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Publication numberUS5216272 A
Publication typeGrant
Application numberUS 07/680,148
Publication dateJun 1, 1993
Filing dateApr 3, 1991
Priority dateApr 13, 1990
Fee statusPaid
Also published asDE4112072A1, DE4112072C2, US5342802
Publication number07680148, 680148, US 5216272 A, US 5216272A, US-A-5216272, US5216272 A, US5216272A
InventorsRyoichi Kubokoya, Hiroyuki Yamane, Yasushi Higuchi
Original AssigneeNippondenso Co., Ltd.
Export CitationBiBTeX, EndNote, RefMan
External Links: USPTO, USPTO Assignment, Espacenet
High withstanding voltage MIS transistor
US 5216272 A
Abstract
A high withstanding voltage MIS transistor, including an offset region and a double offset region in a region of a semiconductor substrate. The region of the semiconductor substrate has a first conductivity type. The offset region connects to a drain region, and has a second conductivity type. An impurity concentration of the offset region is lower than that of the drain region. The double offset region has the first conductivity type. At least a portion of the double offset region overlaps with the offset region. An impurity concentration of the double offset region is higher than that of the region of the semiconductor substrate. The disclosed structure has an improved current gain of the MIS transistor is improved.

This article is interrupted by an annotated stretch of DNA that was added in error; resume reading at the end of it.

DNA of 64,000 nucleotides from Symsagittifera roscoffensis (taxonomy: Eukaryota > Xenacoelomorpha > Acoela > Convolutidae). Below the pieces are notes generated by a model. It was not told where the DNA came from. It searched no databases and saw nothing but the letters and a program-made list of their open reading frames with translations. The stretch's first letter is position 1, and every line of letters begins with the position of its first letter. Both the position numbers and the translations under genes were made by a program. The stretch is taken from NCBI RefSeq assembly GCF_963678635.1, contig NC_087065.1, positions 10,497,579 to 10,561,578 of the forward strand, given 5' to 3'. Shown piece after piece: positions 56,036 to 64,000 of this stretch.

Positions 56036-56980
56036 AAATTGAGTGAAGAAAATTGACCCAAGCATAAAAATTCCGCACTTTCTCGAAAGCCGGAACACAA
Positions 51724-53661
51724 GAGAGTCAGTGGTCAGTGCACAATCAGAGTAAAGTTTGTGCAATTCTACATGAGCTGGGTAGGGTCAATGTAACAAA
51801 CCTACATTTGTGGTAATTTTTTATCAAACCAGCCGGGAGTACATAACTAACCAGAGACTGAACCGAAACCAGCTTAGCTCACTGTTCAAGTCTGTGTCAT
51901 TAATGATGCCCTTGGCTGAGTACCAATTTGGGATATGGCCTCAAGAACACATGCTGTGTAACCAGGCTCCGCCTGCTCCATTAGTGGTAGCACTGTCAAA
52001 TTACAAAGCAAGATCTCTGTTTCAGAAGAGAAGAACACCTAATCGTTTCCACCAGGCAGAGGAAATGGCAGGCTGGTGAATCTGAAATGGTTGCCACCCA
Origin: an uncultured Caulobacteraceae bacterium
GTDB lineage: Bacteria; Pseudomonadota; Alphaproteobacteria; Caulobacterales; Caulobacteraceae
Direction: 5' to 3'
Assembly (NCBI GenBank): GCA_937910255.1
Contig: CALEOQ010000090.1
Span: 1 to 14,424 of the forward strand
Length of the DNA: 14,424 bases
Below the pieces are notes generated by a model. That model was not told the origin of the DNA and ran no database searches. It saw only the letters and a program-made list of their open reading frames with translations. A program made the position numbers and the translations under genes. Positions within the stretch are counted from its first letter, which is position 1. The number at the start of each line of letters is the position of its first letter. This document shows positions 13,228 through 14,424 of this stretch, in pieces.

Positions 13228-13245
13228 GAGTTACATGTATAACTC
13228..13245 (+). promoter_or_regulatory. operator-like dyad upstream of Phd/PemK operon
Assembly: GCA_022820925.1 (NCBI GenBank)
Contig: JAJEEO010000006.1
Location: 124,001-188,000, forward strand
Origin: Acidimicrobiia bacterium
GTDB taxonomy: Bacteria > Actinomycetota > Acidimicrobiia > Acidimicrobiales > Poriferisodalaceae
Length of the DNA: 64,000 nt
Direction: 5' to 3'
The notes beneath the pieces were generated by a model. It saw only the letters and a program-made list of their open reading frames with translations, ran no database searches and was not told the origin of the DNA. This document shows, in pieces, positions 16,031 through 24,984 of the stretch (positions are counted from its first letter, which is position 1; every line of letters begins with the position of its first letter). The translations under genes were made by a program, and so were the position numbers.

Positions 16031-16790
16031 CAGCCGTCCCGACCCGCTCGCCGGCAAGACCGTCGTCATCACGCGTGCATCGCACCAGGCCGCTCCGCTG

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Claims(14)
What is claimed is:
1. A high withstanding voltage MIS transistor with an offset gate structure comprising:
a semiconductor substrate having a main surface and a region adjacent to said main surface, said region having a first conductivity type and having a first impurity concentration;
source and drain regions formed in said region of said semiconductor substrate and having a second conductivity type;
a first offset region formed in said region of said semiconductor substrate, connecting to said drain region, having a length of more than 1 micrometer, and having said second conductivity type, an impurity concentration of said first offset region being lower than an impurity concentration of said drain region, to substantially increase a drain region breakdown voltage;
a first double offset region formed in said region of said semiconductor substrate with at least a portion of said first double offset region overlapping said first offset region, the double offset region having said first conductivity type and having a second impurity concentration to control said drain region breakdown voltage independent of said first impurity concentration of said region of said semiconductor substrate, said second impurity concentration being higher than said first impurity concentration so as to increase said impurity concentration of said first offset region;
a gate insulating film formed on said main surface; and
a gate electrode formed on said gate insulating film, and disposed between said source region and said first offset region, said first offset region being disposed between said gate electrode and said drain region.
2. A high withstanding voltage MIS transistor according to claim 1, wherein a diffusion region of said first double offset region is deeper than that of said first offset region.
3. A high withstanding voltage MIS transistor according to claim 2, wherein said diffusion depth of said first double offset region is deeper than that of said drain region.